Not only do we have white, milk and dark chocolate types (and of course the recently created ‘Ruby’ chocolate), but within those chocolate types, you will also find products with differing cocoa percentages.
On the back of most chocolate product packaging you’ll find the ingredients list and one of the first constituents listed should be the amount or percentage of cocoa solids. You may have wondered what this means, what the difference is and whether you’ll be more or less likely to enjoy the taste.
Generally speaking a high cocoa percentage means the chocolate will be dark, whereas a lower percentage means the chocolate will be milk, but the following is a simple guide to follow so you’ll know what percentage to look for to find your ideal tasting bar of chocolate.
The cocoa percentage listed is simply the amount of cocoa the chocolate producer has chosen to put into their bar, and is important as it lets the consumer know how many cocoa solids have been used to flavour the bar – the higher the percentage, the stronger the cocoa flavour.
In the UK, milk chocolate must contain at least 25% cocoa solids to be legally called milk chocolate, there is however no minimum for dark chocolate and can be found containing anything from 50% to 100% cocoa solids.
Although white chocolate doesn’t contain any cocoa ‘solids’, it does contain cocoa butter which gives it that creamy flavour, and in the UK white chocolate must contain a minimum of 20% cocoa butter to be legally sold as ‘chocolate’.
In addition to being an indicator of taste and texture, cocoa percentage is also an indicator of quality. In some cases, a low cocoa percentage suggests the chocolate contains a higher quantity of cheaper additives or sugar (often to mask the fact that your chocolate doesn’t taste that ‘chocolatey’). Additionally, in the US, milk chocolate is only required to contain a percentage of 10% cocoa solids so if you’re looking for a rich, chocolatey tasting bar, always check the cocoa percentage first to avoid munching on a bar of ‘sugar’.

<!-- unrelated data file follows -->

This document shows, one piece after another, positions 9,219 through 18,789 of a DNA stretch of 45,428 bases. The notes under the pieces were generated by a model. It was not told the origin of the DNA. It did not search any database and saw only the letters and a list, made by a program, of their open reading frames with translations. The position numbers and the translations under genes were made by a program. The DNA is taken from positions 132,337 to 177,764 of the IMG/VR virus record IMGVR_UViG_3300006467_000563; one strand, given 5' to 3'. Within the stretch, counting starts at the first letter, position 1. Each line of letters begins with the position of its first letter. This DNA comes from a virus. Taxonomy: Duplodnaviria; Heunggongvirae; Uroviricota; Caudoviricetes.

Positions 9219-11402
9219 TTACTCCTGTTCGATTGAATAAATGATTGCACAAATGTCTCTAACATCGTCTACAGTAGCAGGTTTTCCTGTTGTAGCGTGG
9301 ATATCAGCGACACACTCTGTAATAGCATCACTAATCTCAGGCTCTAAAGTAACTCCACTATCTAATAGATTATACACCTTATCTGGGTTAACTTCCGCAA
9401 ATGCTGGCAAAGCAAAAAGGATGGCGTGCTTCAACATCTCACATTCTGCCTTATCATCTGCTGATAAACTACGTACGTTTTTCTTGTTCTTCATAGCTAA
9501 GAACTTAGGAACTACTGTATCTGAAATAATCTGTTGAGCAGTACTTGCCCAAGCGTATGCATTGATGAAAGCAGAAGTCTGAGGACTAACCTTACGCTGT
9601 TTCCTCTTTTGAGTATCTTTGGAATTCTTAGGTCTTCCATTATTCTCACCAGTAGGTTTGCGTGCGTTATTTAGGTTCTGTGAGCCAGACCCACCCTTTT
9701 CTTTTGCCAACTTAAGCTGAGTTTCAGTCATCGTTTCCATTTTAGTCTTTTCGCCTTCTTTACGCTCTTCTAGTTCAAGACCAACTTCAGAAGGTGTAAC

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Cocoa solids are naturally bitter so the higher the dark chocolate cocoa percentage, the richer your bar will be. Dark chocolate can be found with varying cocoa percentages and although taste preferences vary from person to person (making a lower cocoa percentage more palatable to some), to really appreciate the rich cocoa tones, a minimum of 70% cocoa solids provides the best example of flavour.
However, you’re a dark chocolate-devotee you may want to opt for a richer 80% plus bar like our Purist Bar (80% dark chocolate) or Midnight Ginger (80% dark chocolate with sweet and fiery crystallised ginger).
100% cocoa solids chocolate – although containing no other additives, they do contain cocoa butter (naturally present in cocoa solids) which allows it to be moulded into a bar and still melt on the tongue, but as there is no added sugar, be prepared for a very, strong ‘cocoa’ rather than ‘chocolate’ flavour.
As well as having a lower percentage of the potentially bitter tasting cocoa solids than dark chocolate, milk chocolate contains ‘milk’ (hence the name), which not only lightens the colour of the chocolate but adds a subtle sweetness which softens the intensity of the cocoa bean flavour.
Although the minimum is 20% cocoa solids, a minimum of 30% cocoa solids allows you to still enjoy the delicate notes of cocoa, without the bitter-sweet edge of a dark chocolate. Our entire Milk chocolate range contains a minimum of 34% cocoa solids.
Recently, some companies have introducing product lines commonly classed as ‘Dark Milk’ containing cocoa percentages of 40% or more, for those looking for a slightly stronger, richer cocoa flavour whilst still retaining the sweetness of a milk chocolate.
As mentioned earlier, white chocolate doesn’t contain any cocoa solids but does contain cocoa butter - the fatty substance derived from the cocoa bean which gives chocolate it’s creamy texture. White chocolate is very delicate, and as it doesn’t have the flavour depth of the cocoa solids, some companies get away with using lower cocoa butter percentages, and bulk up with artificial flavours, vegetable fats or lots of sugar. But by choosing a white chocolate with a minimum of 30%, the subtle, yet fragrant, notes of cocoa butter should still be experienced enabling the velvety texture and delicate taste of white chocolate to shine through.
In a nutshell…..
The cocoa percentage decision is yours. Taste preference varies tremendously from one person to another, so whether you enjoy munching on moreish milk, whimsical white or devilishly dark chocolate, always check out the percentage of cocoa solids in your bar - it’s a great excuse to try out lots of different options, discover likes and dislikes and get the most out of your chocolate.